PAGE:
2
$\begingroup$

hopefully this isn't a duplicate of another question (at least I didn't find one).

Here is a question I have about completeness and sufficiency:

Problem: Suppose $T(x)$ is complete sufficient for $\theta$ given data $x$. Show that if a minimal sufficient statistic $S(x)$ for $\theta$ exists, then $T(x)$ is also minimal sufficient.

My solution: Since $T(x)$ is complete we have that $T(X)$ is the unique MVUE for $\mathbb{E}[T(X)]=m(\theta)$ for a specific function $m$.

Consider now $$V(X)=\mathbb{E}[T(X)|S(X)].$$

By Rao-Blackwell we know that $Var(V(X))\leq Var(T(X))$. Hence, by uniqueness of MVUEs we must have that $V(X)=T(X)$, i.e. that $T(X)=g(S(X))$ from the definition of $V(X)$ (for some function $g$). However, as $T$ is a function of minimal sufficient statistic, it is also minimal sufficient.

The problem with my solution is that I don't use the minimal sufficiency of $S$ until the very end, in comparison to the author's solution. Its idea is to say that $V(X)=h(S(X))$ by definition of the conditional expectation and then argue that $V(X)=f(T(X))$ as $S$ is minimal sufficient. The result then follows from the completeness of $T$.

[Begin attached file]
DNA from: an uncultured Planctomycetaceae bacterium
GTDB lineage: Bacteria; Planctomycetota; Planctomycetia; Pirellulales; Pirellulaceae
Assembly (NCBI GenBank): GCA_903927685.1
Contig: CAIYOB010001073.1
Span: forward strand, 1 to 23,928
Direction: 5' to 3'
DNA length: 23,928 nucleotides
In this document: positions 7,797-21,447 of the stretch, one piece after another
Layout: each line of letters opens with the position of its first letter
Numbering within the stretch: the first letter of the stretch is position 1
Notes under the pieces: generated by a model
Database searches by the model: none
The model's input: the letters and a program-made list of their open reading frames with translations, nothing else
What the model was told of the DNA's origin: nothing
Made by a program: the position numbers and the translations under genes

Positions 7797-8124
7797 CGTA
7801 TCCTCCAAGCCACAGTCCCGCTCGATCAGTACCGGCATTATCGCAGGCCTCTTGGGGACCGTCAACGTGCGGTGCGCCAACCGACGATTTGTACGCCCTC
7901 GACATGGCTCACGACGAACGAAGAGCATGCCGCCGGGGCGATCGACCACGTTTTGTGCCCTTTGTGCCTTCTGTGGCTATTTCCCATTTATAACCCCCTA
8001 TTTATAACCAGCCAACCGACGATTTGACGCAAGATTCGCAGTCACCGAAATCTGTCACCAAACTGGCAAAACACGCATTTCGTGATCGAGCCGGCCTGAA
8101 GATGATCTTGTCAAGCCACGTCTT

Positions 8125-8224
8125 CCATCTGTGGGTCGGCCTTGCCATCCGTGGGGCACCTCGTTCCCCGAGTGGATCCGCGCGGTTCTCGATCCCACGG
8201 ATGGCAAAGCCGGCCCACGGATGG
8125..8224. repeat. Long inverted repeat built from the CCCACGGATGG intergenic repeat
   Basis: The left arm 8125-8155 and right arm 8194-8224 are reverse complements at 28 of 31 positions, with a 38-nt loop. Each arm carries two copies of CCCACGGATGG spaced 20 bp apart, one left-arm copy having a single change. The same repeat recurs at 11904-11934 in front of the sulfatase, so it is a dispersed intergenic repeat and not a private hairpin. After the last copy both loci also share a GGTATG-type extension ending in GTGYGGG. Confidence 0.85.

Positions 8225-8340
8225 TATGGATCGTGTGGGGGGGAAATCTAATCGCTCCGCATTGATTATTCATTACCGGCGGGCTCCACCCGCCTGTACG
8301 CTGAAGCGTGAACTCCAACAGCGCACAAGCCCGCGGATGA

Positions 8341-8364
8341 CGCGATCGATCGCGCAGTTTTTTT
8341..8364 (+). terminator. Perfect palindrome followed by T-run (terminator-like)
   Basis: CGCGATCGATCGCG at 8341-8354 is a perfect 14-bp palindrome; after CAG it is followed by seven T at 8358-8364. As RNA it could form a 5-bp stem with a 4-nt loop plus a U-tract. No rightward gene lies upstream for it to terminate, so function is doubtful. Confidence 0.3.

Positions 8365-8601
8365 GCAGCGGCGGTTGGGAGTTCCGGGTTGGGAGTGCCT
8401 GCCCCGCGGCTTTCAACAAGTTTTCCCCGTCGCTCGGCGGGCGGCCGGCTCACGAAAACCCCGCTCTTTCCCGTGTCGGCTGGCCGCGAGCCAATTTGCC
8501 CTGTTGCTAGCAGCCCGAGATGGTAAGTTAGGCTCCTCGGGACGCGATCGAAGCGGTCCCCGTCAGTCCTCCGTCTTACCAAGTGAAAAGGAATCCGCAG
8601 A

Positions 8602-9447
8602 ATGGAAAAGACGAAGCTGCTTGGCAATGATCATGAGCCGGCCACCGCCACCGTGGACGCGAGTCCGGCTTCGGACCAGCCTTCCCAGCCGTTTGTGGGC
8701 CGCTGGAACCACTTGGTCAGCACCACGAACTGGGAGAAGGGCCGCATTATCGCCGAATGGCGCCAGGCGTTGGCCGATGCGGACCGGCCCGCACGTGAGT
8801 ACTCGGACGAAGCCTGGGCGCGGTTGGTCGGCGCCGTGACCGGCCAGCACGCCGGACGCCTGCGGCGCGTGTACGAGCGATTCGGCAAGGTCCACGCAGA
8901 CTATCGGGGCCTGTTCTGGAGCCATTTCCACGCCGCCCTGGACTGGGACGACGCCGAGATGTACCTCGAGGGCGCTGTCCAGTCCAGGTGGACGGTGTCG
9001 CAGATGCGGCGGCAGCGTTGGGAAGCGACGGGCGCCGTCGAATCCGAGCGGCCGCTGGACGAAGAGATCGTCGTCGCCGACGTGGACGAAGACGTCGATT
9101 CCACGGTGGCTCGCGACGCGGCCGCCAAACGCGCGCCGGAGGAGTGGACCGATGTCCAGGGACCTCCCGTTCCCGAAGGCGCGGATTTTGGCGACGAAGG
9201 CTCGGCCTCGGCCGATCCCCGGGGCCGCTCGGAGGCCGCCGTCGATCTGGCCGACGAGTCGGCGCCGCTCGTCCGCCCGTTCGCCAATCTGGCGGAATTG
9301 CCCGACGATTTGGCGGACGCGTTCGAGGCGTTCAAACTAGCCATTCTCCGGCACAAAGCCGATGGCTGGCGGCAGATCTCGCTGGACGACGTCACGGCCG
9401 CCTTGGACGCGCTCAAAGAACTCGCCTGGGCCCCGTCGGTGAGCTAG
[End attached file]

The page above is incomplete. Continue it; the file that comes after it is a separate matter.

I also seem to prove that every complete sufficient statistic for $\theta$ is a function of any other sufficient statistic for $\theta$. Is that true or have I made a mistake somewhere?

$\endgroup$
  • $\begingroup$ How does $Var(V(X))\le Var(T(X))$ guarantee that $V(X)$ (a function of $S(X)$) is UMVUE? You are missing some details. The idea is correct, but I think it is a slightly convoluted way of showing $T(X)=V(X)$. $\endgroup$ – StubbornAtom Nov 14 '19 at 21:15
  • $\begingroup$ @StubbornAtom, hey! Well both of them are unbiased for $m(\theta) $ and V has lower variance than T which is an MVUE (and is in particular, unique). Doesn't that suffice? $\endgroup$ – asdf Nov 15 '19 at 11:33
1
$\begingroup$

A complete sufficient statistic is a minimal sufficient statistic whenever a minimal sufficient statistic exists.

Suppose for a family of distributions parameterized by $\theta$, there exists a minimal sufficient statistic $S(X)$ and a complete sufficient statistic $T(X)$ based on the data $X$. We show that $T$ is also minimal sufficient.

As $S$ is minimal sufficient and $T$ is sufficient, by definition of minimal sufficiency there exists a measurable function $h$ such that $S=h(T)$.

Consider the function $g(T)=T-E_{\theta}[T\mid S]=T-E[T\mid S]$, so that $E_{\theta}[g(T)]=0$ for every $\theta$.

As $T$ is complete, this implies $g(T)=0$ almost everywhere. That is, $$T=E[T\mid S]\quad,\text{a.e.}$$

So $T$ is a function of $S$. And as $S$ is a function of any other sufficient statistic, so is $T$.

Therefore $T$ is minimal sufficient and equivalent to $S$.

$\endgroup$

Your Answer

By clicking “Post Your Answer”, you agree to our terms of service, privacy policy and cookie policy

Not the answer you're looking for? Browse other questions tagged or ask your own question.